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Optimal esophageal balloon volume for accurate estimation of pleural pressure at end-expiration and end-inspiration: an in vitro bench experiment

Overview of attention for article published in Intensive Care Medicine Experimental, August 2017
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About this Attention Score

  • Among the highest-scoring outputs from this source (#45 of 200)
  • Good Attention Score compared to outputs of the same age (67th percentile)

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6 tweeters
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2 Facebook pages

Citations

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2 Dimensions

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10 Mendeley
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Title
Optimal esophageal balloon volume for accurate estimation of pleural pressure at end-expiration and end-inspiration: an in vitro bench experiment
Published in
Intensive Care Medicine Experimental, August 2017
DOI 10.1186/s40635-017-0148-z
Pubmed ID
Authors

Yan-Lin Yang, Xuan He, Xiu-Mei Sun, Han Chen, Zhong-Hua Shi, Ming Xu, Guang-Qiang Chen, Jian-Xin Zhou, Yan-Lin Yang, Xuan He, Xiu-Mei Sun, Han Chen, Zhong-Hua Shi, Ming Xu, Guang-Qiang Chen, Jian-Xin Zhou

Abstract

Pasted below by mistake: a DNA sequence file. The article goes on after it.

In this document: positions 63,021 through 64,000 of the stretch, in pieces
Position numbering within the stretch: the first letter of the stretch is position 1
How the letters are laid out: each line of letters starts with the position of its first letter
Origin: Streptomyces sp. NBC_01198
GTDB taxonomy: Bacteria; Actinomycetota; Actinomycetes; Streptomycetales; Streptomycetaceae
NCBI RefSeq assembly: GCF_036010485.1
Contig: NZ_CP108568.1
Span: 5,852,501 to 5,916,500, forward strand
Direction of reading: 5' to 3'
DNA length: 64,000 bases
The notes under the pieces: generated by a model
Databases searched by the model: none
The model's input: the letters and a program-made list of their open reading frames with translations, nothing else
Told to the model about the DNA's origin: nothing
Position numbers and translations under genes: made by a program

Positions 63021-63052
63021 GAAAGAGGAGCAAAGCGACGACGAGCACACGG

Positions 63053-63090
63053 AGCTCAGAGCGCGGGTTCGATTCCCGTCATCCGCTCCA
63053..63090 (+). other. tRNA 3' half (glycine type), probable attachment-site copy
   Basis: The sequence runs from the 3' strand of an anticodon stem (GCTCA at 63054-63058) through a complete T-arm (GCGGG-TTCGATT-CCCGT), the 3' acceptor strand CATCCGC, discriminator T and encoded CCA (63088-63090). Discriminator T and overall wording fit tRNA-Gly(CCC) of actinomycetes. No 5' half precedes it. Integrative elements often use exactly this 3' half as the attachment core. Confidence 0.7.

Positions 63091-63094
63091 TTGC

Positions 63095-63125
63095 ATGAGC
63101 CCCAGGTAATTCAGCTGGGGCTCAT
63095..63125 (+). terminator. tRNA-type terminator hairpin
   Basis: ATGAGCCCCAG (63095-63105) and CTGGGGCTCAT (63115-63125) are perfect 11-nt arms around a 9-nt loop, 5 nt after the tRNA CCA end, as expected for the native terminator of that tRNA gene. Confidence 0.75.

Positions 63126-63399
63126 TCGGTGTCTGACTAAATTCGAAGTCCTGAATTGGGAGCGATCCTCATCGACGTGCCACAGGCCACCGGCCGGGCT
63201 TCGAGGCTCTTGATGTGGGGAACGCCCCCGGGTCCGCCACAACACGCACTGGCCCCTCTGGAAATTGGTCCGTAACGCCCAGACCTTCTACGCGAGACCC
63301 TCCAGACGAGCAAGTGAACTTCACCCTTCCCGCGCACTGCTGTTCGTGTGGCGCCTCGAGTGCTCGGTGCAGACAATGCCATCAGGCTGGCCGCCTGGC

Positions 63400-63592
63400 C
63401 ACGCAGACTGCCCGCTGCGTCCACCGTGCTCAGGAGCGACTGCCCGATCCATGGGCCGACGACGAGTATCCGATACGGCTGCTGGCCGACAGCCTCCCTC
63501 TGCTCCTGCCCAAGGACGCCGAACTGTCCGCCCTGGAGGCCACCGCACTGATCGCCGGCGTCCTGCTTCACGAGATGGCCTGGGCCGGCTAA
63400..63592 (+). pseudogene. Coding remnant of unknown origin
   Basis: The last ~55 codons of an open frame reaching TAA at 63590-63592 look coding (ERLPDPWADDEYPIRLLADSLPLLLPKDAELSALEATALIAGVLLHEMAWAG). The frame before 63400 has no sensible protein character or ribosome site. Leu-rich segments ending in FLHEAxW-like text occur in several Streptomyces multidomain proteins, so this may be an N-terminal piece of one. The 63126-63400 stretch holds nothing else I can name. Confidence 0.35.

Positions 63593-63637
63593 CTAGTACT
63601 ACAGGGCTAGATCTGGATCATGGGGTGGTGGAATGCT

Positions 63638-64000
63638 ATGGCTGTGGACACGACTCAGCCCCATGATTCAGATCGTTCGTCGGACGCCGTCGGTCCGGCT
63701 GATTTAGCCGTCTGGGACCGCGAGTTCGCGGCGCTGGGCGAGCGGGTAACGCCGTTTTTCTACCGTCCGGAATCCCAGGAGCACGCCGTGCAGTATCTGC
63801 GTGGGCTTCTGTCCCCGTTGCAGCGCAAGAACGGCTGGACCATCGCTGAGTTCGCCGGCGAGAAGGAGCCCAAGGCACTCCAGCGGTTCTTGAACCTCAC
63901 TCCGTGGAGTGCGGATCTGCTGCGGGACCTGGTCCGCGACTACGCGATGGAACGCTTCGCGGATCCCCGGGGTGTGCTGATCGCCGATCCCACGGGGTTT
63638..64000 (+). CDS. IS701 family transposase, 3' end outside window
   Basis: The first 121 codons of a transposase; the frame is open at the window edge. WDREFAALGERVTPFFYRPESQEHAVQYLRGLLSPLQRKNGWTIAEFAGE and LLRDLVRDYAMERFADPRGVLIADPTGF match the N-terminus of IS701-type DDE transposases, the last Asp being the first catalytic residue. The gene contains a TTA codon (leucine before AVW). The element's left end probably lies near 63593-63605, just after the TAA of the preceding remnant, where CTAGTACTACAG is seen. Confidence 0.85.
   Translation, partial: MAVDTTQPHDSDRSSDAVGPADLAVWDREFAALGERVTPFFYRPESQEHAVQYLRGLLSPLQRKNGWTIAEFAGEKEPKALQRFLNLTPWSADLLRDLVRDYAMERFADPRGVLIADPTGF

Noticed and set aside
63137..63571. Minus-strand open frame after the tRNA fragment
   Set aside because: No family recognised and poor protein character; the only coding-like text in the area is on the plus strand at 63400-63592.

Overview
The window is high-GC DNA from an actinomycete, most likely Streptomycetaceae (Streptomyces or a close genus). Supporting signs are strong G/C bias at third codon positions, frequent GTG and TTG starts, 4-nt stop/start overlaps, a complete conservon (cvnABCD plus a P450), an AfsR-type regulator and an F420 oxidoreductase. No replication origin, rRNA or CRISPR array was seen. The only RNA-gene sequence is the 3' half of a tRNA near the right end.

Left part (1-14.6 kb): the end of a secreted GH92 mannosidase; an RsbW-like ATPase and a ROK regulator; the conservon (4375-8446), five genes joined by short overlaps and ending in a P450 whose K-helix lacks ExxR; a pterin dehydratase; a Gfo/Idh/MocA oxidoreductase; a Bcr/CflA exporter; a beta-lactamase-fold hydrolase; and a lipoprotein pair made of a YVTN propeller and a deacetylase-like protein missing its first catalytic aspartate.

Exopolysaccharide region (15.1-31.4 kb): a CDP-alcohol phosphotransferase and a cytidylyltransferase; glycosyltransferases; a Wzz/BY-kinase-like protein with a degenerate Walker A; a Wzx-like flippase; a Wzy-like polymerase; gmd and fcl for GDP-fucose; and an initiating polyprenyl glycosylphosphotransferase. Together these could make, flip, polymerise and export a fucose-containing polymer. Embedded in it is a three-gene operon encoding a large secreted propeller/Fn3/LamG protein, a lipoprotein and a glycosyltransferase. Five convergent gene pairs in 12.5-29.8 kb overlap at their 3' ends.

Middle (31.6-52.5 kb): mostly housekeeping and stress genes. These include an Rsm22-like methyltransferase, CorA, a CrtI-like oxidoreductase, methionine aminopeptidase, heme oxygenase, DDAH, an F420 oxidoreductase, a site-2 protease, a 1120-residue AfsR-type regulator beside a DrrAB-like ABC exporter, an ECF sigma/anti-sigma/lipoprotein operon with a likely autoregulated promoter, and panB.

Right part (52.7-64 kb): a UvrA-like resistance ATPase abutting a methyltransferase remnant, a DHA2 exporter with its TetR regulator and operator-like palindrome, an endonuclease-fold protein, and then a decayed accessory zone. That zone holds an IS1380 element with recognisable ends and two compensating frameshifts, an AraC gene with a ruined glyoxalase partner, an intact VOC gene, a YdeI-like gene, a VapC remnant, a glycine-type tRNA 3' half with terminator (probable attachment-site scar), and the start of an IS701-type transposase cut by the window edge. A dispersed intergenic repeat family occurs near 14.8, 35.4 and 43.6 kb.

Esophageal pressure, used as a surrogate for pleural pressure, is commonly measured by air-filled balloon, and the accuracy of measurement depends on the proper balloon volume. It has been found that larger filling volume is required at higher surrounding pressure. In the present study, we determined the balloon pressure-volume relationship in a bench model simulating the pleural cavity during controlled ventilation. The aim was to confirm whether an optimal balloon volume range existed that could provide accurate measurement at both end-expiration and end-inspiration. We investigated three esophageal balloons with different dimensions and materials: Cooper, SmartCath-G, and Microtek catheters. The balloon was introduced into a glass chamber simulating the pleural cavity and volume-controlled ventilation was initiated. The ventilator was set to obtain respective chamber pressures of 5 and 20 cmH2O during end-expiratory and end-inspiratory occlusion. Balloon was progressively inflated, and balloon pressure and chamber pressure were measured. Balloon transmural pressure was defined as the difference between balloon and chamber pressure. The balloon pressure-volume curve was fitted by sigmoid regression, and the minimal and maximal balloon volume accurately reflecting the surrounding pressure was estimated using the lower and upper inflection point of the fitted sigmoid curve. Balloon volumes at end-expiratory and end-inspiratory occlusion were explored, and the balloon volume range that provided accurate measurement at both phases was defined as the optimal filling volume. Sigmoid regression of the balloon pressure-volume curve was justified by the dimensionless variable fitting and residual distribution analysis. All balloon transmural pressures were within ±1.0 cmH2O at the minimal and maximal balloon volumes. The minimal and maximal balloon volumes during end-inspiratory occlusion were significantly larger than those during end-expiratory occlusion, except for the minimal volume in Cooper catheter. Mean (±standard deviation) of optimal filling volume both suitable for end-expiratory and end-inspiratory measurement ranged 0.7 ± 0.0 to 1.7 ± 0.2 ml in Cooper, 1.9 ± 0.2 to 3.6 ± 0.3 ml in SmartCath-G, and 2.2 ± 0.2 to 4.6 ± 0.1 ml in Microtek catheter. In each of the tested balloon, an optimal filling volume range was found that provided accurate measurement during both end-expiratory and end-inspiratory occlusion.